A quick appointment with the vet could help diagnose the underlying illness for the right treatments to be prescribed. The hedgehog often rediscovers its former scent once the health problem is successfully treated.

Litter Training

Unlike many caged animals, litter training is not only possible in hedgehogs but the chances of success can be greater. We recommend litter training when they’re only a few weeks old because it could be relatively harder to get them to change old habits in adulthood.

Litter training ensures that they only pee and poop in designated corner of the cage when nature calls. Litter trays can come in handy for that purpose and it typically involves choosing a specific area of the cage for placement.

The litter tray should be filled with pine pellets or another bedding type with maximum odor absorbing properties. Once the hedgehog learns to pee and poop on the litter tray only, cage cleaning can be as easy as replacing the litter tray daily and removing leftover food particles.

Step By Step Process for Litter Training Hedgehogs

Litter training is critical to warding off bad smells from the hedgehog’s cage and ensuring minimal exposure to pee and poop. Here’s the step-by-step process.

Choose Litter Tray or Box

litter box can help eliminate bad odors from hedgehog cage

The first step to litter training is to choose a litter tray or box. Plastic trays or pans work best due to their tendency for holding litter and absorbing not only odors but bacteria as well. They’re also inexpensive and easy to clean compared to the other options.

Choose Paper Litter

Pine pellets are the best in our opinion but pet-safe paper litter may serve as a good alternative for litter training hedgehogs. Both are dust-free with minimal risk of infections when exposed to your hedgehogs.

Section off Your Preferred Corner of the Cage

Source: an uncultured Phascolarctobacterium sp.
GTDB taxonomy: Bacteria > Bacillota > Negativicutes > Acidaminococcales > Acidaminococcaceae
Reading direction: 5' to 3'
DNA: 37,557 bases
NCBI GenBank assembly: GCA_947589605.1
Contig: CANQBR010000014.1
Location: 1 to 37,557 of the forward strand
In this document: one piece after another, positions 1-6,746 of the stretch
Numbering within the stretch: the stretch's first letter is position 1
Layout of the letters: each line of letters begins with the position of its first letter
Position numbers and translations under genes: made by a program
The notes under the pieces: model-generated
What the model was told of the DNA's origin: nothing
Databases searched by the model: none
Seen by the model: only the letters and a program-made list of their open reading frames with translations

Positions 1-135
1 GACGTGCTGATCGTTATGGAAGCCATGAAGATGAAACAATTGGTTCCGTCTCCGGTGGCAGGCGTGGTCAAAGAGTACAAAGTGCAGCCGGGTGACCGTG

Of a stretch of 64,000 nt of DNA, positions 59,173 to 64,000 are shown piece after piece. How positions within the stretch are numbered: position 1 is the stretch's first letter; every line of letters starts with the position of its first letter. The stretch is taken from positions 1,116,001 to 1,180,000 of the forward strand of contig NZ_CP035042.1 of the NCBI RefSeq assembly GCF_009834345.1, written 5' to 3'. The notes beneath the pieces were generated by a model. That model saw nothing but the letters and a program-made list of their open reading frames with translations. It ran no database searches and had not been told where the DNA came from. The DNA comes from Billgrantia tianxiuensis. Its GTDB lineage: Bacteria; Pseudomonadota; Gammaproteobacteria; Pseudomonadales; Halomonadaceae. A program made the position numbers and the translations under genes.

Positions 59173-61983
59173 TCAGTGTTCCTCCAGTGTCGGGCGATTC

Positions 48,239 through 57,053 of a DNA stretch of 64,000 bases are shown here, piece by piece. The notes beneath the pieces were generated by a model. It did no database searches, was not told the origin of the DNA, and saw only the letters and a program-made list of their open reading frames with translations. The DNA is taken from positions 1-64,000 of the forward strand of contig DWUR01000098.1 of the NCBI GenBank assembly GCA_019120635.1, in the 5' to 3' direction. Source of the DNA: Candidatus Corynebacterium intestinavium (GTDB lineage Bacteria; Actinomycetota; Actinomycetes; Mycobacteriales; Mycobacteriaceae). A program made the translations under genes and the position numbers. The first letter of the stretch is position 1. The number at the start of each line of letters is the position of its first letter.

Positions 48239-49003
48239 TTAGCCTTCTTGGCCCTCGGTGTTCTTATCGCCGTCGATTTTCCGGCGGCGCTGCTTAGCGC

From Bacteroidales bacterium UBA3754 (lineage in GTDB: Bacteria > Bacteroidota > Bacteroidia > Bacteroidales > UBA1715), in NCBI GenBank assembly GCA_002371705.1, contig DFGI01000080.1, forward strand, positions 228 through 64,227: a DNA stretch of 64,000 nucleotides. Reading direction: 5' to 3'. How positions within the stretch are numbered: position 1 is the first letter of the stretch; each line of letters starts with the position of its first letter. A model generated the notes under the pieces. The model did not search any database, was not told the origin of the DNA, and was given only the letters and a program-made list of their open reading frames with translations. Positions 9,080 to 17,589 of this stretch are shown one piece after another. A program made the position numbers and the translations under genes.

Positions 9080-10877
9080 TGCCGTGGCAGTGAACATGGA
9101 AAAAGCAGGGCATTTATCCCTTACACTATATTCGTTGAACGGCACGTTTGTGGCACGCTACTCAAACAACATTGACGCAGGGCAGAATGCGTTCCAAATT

Sectioning off a specific corner of the cage for placement of the litter box or tray can be a smart idea. It should be as far away from their food and water bowls as possible.

The spot just under the exercise wheel is recommended for placement of the litter tray because it helps hedgehogs catch the drift of where to ease themselves when nature calls.

Train Your Hedgehog With Scents

Scents can be a powerful method for training hedgehogs on where to pee and poop when they feel the urge. Firstly, move the urine and poop-soaked bedding to the litter tray and allow the strong scents to linger in the cage for a couple of days.

This could point the hedgehog’s mind to the litter tray as the designated bathroom area especially when you keep moving all traces of pee and poop into the tray. Over time, hedgehogs will automatically move to the tray to ease themselves whenever there’s an urge.

Bad Practices For Eliminating Odors From Hedgehog Cages

Your hedgehog may be smelling bad but it is critical not to compromise their health in the bid to eliminate the odors. Here are a few bad practices to avoid.

Sprays and Chemical Scents

air freshener being sprayed into the air

Trying to mask scents emanating from the hedgehog’s body or cage with sprays and chemicals like scented candles can be counterproductive in many ways. These scents may cause breathing difficulties and increased stress levels.

Opening Windows

When the smell in the cage environment gets so bad, you might be tempted to open the windows to promote aeration.

However, this can be a bad move, especially during winter because allowing cold air into the hedgehog’s cage can lower the prevailing temperatures resulting in an increased risk of hypothermia and death.

How Do You Mask a Hedgehog Smell?

Cleaning your hedgehog’s cage with vinegar can mask most smells including rotten food, pee, and poop. However, rinse the cage thoroughly with water several times after cleaning to eliminate traces of the vinegar because you do not want your hedgehogs to make physical contact with it.

What Soap is Safe For Hedgehogs?

Hedgehogs can be safely bathed with unscented hand wash, Aveeno Baby Wash, or Aveeno Oatmeal Wash. It is critical to ensure that only mild soaps are used to prevent side effects like dry and flaky skin.

Conclusion: How To Keep Hedgehog Cages From Smelling

Regular cleaning of the cage, changing of the cage lining or bedding and routine bathing of your hedgehog can neutralize bad odors from its habitat. Litter training, providing balanced diets, and cleaning their exercise wheels daily may also guarantee pleasant-smelling hedgehogs at every point.

Following these tips above can ensure that the hedgehog’s cage stays odor-free with additional benefits like protection from bacterial and fungal infections.

How To Keep Hedgehog Cages From Smelling: We reveal the tried and tested techniques that can keep hedgehog cages smelling pleasantly.